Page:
November 1, 2012
+ Available on ARRL Audio News.
+ Public Service: As Hurricane Sandy Wreaks Havoc on East Coast, Hams Heed the Call to Help
Even though Hurricane Sandy was declared a post-tropical cyclone by the time it made its final landfall -- just 5 miles southwest of Atlantic City, New Jersey at about 8 PM EDT on Monday, October 29 -- the storm still had winds in excess of 80 miles per hour. Hams across the region, from the Carolinas to Maine, responded to requests for assistance and activated local nets, supported the Hurricane Watch Net's and the VoIP Hurricane Net's operations, assisted their local and state Emergency Operations Centers and provided assistance at shelters and wherever needed. Read more here.
+ Public Service: Hawaii Hams Activate for Tsunami Warning
On Saturday, October 27, radio amateurs in Hawaii responded to a tsunami warning, providing valuable and timely information to emergency management officials. The tsunami was triggered by a magnitude 7.7 earthquake which struck at struck at 5:04 PM HST (0304 UTC on Sunday, October 28) in the Queen Charlotte Islands, located off the coast of British Columbia, Canada.
At 7:14 PM HST, the Pacific Tsunami Warning Center sent out a tsunami warning and said that the tsunami had an estimated wave arrival time of 10:28 PM. After being notified, Hawaii State Civil Defense RACES Coordinator Ron Hashiro, AH6RH, began notifying Oahu leaders via cell phone while ARRL Hawaii Section Emergency Coordinator Kevin Bogan, AH6QO, began activating the ARES Emergency Coordinators on each island. Read more here.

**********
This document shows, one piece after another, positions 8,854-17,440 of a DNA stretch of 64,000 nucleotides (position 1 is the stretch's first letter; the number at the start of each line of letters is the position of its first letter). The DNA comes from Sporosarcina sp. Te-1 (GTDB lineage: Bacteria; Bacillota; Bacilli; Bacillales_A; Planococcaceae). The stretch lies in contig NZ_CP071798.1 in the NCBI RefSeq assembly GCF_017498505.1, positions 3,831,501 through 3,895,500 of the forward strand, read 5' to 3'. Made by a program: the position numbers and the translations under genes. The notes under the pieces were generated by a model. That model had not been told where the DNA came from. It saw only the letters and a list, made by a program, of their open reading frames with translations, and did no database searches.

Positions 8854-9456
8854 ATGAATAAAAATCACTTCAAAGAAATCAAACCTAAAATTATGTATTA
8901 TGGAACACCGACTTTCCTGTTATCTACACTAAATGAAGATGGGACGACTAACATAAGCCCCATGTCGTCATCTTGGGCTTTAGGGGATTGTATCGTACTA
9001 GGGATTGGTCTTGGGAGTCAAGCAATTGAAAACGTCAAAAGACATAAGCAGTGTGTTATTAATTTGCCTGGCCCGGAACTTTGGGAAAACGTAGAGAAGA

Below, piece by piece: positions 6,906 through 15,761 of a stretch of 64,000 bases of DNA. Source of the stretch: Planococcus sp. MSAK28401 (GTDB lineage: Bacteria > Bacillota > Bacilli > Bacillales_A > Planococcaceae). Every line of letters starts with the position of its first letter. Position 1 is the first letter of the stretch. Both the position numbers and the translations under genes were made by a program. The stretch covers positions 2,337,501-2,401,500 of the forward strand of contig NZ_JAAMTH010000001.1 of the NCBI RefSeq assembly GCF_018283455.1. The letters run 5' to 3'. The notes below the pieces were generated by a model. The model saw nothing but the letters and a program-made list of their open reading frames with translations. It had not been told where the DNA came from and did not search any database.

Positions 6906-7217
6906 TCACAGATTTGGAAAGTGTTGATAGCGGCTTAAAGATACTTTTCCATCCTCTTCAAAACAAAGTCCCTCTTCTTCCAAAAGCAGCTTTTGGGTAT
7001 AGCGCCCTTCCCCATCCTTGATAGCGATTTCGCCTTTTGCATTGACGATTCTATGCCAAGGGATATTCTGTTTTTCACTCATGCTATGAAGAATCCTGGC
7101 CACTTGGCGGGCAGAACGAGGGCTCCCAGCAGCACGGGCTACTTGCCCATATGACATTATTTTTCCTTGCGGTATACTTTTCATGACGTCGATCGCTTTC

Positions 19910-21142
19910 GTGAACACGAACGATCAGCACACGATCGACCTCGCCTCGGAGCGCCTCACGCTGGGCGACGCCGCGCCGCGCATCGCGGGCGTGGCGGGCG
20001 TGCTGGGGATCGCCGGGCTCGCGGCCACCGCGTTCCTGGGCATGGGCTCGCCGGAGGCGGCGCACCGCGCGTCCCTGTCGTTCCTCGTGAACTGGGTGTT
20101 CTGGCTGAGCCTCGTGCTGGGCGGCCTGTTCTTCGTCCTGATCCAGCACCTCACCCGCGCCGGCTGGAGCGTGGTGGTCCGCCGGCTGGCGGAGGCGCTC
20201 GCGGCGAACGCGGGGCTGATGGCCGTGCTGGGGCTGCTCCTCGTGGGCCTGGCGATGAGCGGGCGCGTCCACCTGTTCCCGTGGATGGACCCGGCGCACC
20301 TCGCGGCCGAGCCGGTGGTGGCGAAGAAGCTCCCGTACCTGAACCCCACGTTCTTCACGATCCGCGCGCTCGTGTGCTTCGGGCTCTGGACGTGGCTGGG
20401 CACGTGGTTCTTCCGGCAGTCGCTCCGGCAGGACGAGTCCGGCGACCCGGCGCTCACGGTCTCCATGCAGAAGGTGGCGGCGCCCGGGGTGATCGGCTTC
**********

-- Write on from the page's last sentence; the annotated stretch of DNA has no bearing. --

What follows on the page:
+ Robin Walbridge, KD4OHZ, Missing at Sea after Sinking of Tall Ship Bounty; Ship's Electrician Doug Faunt, N6TQS, Rescued
Every DXer knows the story of the HMS Bounty and Pitcairn Island, VP6: In 1789, the HMS Bounty -- a small three-masted sailing vessel sent by Britain's Royal Navy to the Pacific on a supply expedition -- was roiled by tension between its crew and its captain, William Bligh. After landing in Tahiti and taking on a cargo of breadfruit, the Bounty set sail for the West Indies; it never reached that destination. Instead, Master's Mate Fletcher Christian led the men in a mutiny, eventually allowing Bligh and his loyalists to sail off in a longboat. After an arduous journey, they reached safety at the Dutch-owned port of Kupang. Christian and his followers ended up on Pitcairn Island where they burned the Bounty and settled on the island. Passing ships did not discover the enclave until after the turn of the century.
On Monday, October 29, a replica of the Bounty -- built in 1960 for a remake of the 1962 film Mutiny on the Bounty -- sank off the coast of North Carolina as Hurricane Sandy made its way toward New Jersey. Of its 16 crew members, 14 were rescued by the US Coast Guard. Bounty Captain Robin Walbridge, KD4OHZ, never made it to one of the two deployed life rafts and is presumed dead. Claudene Christian, who claimed to be a direct descendent of Fletcher Christian, was unresponsive and passed away at a North Carolina hospital on Monday evening.